There's also a brief essay written by an ER doc about watching his father, a retired radiologist, die.  He talks about wondering why he didn't cry when his dad died:
Or was it because he died at home, surrounded by those he loved, in such stark contrast to what I experience so often at work: all of those patients circling the drain on trips between nursing home and emergency room, and then dying alone with no one to feel their blood turn cold?

by Drew Rosielle MD ·

The 'Academy' Awards

We have been honored and humbled (check out the company we share) with an award from AAHPM (it was announced yesterday in this e-news update):  The AAHPM PDIA* Palliative Medicine Community Leadership Award.  We will all (Christian, Tom, and I) be coming to Austin in March to accept the award and talk a bit about Pallimed.  

Thanks to everyone (readers and Academy-types) who have supported the blog over the years.  

Since we're going to be talking about the blog - let me know (via comments or emails) if any of you have questions about it you'd like answered.  

by Drew Rosielle MD ·

Wednesday, October 15, 2008

Magnesium Citrate #1: Empathy, Massage, fMRIs, More

I have reached some sort of critical-mass of articles-to-blog, so much so that I am developing a feeling of paralysis as I've realized I've been sitting on some papers for over a month. I've decided it's time for some Magnesium Citrate, if you know what I mean, and so plan on a few disorganized Pall-pourri-type posts to get some things out there that are worth a look, albeit without much commentary - sorry.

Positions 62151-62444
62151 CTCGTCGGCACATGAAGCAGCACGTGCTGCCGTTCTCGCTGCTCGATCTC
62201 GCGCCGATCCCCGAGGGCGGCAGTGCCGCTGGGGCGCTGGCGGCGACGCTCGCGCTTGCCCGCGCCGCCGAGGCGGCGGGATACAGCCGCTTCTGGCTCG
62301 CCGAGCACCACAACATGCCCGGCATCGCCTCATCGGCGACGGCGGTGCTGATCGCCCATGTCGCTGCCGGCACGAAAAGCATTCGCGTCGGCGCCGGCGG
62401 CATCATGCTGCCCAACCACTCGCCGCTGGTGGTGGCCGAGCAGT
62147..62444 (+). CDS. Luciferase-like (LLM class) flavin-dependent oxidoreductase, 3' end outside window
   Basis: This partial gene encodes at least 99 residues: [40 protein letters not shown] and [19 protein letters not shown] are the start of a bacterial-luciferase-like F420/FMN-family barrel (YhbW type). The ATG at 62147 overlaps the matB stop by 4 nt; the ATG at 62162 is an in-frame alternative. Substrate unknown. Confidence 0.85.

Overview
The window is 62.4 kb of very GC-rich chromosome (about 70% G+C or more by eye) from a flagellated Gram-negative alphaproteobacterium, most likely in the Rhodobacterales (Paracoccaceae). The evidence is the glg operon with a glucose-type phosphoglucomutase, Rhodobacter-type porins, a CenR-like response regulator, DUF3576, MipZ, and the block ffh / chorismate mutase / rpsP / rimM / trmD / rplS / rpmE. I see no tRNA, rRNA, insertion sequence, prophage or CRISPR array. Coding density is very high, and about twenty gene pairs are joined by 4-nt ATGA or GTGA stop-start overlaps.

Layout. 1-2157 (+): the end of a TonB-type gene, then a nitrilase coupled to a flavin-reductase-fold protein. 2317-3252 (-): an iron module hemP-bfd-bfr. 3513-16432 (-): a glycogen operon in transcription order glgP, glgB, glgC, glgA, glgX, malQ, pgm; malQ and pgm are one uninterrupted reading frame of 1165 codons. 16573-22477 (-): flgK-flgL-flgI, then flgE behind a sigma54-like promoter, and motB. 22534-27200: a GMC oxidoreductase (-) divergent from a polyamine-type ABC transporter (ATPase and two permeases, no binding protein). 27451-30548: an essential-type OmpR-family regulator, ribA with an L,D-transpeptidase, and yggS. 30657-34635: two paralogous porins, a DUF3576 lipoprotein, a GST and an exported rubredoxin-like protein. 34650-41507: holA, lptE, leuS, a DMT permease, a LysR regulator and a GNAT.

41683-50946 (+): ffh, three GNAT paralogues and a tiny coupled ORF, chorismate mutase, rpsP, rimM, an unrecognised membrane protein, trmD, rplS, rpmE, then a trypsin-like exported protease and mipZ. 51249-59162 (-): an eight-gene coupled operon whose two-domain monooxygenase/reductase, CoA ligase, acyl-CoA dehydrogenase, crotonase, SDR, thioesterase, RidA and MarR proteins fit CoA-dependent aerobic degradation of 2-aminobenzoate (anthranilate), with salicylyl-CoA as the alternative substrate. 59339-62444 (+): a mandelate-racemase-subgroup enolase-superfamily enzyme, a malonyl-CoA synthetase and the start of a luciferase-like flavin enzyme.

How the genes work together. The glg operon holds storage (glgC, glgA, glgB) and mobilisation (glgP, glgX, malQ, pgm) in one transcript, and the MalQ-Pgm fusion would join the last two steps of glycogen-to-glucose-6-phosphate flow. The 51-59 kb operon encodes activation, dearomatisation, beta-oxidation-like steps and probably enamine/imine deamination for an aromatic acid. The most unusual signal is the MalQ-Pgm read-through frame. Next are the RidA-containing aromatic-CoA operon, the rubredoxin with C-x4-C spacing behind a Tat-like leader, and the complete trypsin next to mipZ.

Archives of Internal Medicine has a look at missed opportunities for empathy in clinical encounters with lung cancer patients. The study involves analyzing clinic visit audio recordings between physicians and lung cancer patients in a Veterans Administration hospital - looking at emotional content, physician responses, etc. They don't specify explicitly where in their disease the patients were but the methods section implies these were patients being seen near the time of diagnosis or even prior to formal diagnosis as they were being evaluated in a thoracic oncology clinic. Can you guess the results? Patients made frequent remarks involving emotional needs or other concerns throughout the visit (median of 18 times/visit) and physicians made empathetic statements about twice a visit - mostly stacked toward the end although patients made 'empathy-worthy' comments throughout. Surgeons were less likely to be empathetic than oncologists, and the most common themes which physicians responded empathetically to were concerns about the health care system (presumably troubles with clinic waiting times, drug co-pays, etc.) not 'actual' medical concerns about the cancer, prognosis, treatment, etc.